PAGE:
He was a tough one. He had transferred into our school district, sent by an overwhelmed mom to live with his dad and stepmom. He resisted efforts from the other kids to include him in their groups and discussions and showed disdain for his parents and their rules. He had once written in a journal he had no family, although clearly both his mom and his dad were trying their very best to keep him on a safe path.
He showed little emotion when other students were visibly moved in our reading of Anne Frank: Diary of a Young Girl and the related study on the Holocaust. Mostly, he appeared disinterested.
Now that we were touring a renowned Holocaust museum, he looked away as the docents explained the exhibits. Even as we stood in an actual rail car that transported Jews to Auschwitz, he assumed the stance of the bored; hands in pockets, head back.
I matched my steps to his, to ensure he didn't slip away from the group. "What do you think so far, David?" I asked him as we moved into the next gallery.
He pursed his lips and shrugged his shoulders.
The docent led us to a group of pictures of Latvians about to be executed by Nazis and Latvian collaborators. This picture in particular has always pierced me deeply and we stopped in front of it.
Our docent explained, "These women from the Epstein family had been forced to strip and were about to face a firing squad. Their dead relatives and neighbors are all around them. The elderly woman in the middle was not a part of their family. The mother of the girls, Sorella (some sources call her Rosa) Epstein, second from left, saw her, pulled her over with her daughters, and they all linked arms together. They didn't want this elderly woman to die alone, so they included her in their family."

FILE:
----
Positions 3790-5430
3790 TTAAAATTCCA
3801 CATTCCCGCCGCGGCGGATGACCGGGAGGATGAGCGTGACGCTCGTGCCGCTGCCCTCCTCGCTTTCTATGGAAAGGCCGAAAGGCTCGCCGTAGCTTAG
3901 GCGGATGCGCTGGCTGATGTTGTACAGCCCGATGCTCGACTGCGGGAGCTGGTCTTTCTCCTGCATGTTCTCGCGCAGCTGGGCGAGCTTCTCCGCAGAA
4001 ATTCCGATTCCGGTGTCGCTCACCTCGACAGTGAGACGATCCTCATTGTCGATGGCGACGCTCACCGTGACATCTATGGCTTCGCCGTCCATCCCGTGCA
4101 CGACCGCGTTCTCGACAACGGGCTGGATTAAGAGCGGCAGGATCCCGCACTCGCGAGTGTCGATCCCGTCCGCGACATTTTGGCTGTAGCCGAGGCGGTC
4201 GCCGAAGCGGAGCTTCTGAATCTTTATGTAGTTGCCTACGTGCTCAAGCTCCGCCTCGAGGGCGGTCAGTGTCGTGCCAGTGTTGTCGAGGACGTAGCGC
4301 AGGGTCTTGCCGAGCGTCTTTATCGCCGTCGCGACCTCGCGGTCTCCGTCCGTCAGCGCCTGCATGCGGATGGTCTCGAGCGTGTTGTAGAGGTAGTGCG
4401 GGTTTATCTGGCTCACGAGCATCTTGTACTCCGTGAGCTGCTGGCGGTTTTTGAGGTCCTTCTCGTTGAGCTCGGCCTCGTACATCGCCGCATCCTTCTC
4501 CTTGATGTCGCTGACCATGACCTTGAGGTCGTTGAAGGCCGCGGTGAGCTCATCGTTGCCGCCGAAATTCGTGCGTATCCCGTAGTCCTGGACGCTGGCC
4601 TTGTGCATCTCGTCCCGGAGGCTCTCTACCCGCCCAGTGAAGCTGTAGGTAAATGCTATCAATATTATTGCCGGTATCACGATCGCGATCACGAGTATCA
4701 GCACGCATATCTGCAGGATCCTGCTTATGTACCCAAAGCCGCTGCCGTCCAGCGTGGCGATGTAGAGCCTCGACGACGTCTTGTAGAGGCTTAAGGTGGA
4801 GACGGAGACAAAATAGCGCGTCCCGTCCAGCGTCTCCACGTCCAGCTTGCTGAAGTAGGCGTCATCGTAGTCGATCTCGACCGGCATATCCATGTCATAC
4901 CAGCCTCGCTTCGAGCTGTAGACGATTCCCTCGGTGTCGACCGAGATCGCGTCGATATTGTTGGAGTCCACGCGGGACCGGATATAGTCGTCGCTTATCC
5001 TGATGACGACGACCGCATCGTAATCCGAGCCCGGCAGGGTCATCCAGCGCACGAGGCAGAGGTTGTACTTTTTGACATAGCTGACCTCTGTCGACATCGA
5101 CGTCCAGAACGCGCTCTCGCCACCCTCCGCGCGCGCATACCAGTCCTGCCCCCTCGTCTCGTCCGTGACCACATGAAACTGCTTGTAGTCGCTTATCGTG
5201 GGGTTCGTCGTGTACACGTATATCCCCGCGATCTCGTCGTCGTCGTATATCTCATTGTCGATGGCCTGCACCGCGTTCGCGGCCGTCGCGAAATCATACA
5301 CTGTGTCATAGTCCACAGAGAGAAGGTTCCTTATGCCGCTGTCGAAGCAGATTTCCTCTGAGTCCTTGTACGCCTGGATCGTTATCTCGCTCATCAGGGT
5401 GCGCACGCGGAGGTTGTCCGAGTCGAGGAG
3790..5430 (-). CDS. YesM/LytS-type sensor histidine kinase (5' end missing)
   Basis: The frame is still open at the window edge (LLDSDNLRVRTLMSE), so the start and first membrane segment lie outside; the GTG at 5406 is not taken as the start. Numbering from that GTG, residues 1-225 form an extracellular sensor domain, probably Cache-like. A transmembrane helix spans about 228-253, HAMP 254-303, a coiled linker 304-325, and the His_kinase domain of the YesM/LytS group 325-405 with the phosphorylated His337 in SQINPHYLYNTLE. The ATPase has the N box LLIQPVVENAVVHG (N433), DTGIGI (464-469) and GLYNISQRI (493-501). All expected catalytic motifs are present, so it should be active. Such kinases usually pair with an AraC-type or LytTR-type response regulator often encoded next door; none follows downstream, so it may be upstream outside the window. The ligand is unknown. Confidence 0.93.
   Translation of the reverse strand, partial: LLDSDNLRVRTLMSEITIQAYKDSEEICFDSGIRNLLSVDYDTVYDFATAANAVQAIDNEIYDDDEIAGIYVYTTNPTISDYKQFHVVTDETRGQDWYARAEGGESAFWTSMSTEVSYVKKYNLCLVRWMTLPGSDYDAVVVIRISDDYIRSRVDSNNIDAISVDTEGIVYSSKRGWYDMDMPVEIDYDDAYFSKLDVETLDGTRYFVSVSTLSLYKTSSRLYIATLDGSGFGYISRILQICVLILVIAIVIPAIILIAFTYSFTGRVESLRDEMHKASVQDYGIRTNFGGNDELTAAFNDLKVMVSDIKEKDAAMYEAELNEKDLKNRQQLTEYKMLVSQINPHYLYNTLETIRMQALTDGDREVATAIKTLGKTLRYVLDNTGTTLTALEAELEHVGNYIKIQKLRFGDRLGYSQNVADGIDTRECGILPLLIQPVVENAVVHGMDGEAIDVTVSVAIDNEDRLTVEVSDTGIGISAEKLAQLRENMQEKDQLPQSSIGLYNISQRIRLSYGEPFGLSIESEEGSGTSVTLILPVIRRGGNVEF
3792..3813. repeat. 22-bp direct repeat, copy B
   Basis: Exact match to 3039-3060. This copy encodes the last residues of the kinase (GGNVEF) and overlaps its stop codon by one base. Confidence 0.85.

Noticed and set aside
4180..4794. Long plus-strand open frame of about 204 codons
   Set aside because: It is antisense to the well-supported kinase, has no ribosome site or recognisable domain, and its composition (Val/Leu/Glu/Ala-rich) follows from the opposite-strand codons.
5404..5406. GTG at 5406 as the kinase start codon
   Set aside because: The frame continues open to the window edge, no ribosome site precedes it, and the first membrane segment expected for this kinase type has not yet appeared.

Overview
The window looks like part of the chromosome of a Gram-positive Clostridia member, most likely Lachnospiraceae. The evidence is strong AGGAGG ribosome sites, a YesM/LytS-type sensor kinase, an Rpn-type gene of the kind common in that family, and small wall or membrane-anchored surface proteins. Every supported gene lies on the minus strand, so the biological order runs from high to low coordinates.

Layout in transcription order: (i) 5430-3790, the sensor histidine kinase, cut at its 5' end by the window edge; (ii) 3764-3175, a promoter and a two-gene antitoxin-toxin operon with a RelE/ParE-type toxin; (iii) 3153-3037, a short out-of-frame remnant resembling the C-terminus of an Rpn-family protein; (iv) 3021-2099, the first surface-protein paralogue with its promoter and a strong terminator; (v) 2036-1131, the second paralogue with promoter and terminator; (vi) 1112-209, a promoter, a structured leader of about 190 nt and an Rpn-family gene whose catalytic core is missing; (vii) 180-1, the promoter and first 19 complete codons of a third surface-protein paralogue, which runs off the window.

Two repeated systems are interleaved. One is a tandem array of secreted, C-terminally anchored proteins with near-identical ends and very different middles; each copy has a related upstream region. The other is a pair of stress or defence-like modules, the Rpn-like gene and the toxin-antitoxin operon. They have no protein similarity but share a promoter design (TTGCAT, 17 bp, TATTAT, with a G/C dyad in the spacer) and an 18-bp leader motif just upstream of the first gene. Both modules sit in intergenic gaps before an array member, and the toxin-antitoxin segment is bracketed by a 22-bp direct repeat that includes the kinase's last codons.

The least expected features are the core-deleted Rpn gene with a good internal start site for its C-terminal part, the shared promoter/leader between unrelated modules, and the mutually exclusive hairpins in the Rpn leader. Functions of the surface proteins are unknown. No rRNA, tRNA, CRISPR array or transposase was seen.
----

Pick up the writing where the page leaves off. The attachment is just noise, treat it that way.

My students couldn't take their eyes off the picture as she continued.
"You can see that even though everything else had been brutally stolen from them, down to their very lives, Sorella and her daughters valued family enough to hold on to it until the end. Even in their last moments they stretched their family to include this woman, so she could die with family next to her."
The docent moved to the next set of pictures and the students followed, again with David staying behind on a bench near the picture. I moved closer and around to the side, and although he still couldn't see me, I watched him.
He stared intently at the picture. I wondered what he was thinking although I didn't have to wonder very long what he was feeling. A lone tear streaked down his cheek. He pulled the collar of his shirt over his face and wiped it quickly. He raised his head, looked at the picture again, and then turned and joined me.
We walked a few steps and I patted his back and asked, "What do you think?"
He cleared his throat as we joined the rest of the group. "Family," he said as he nodded his head. "Family."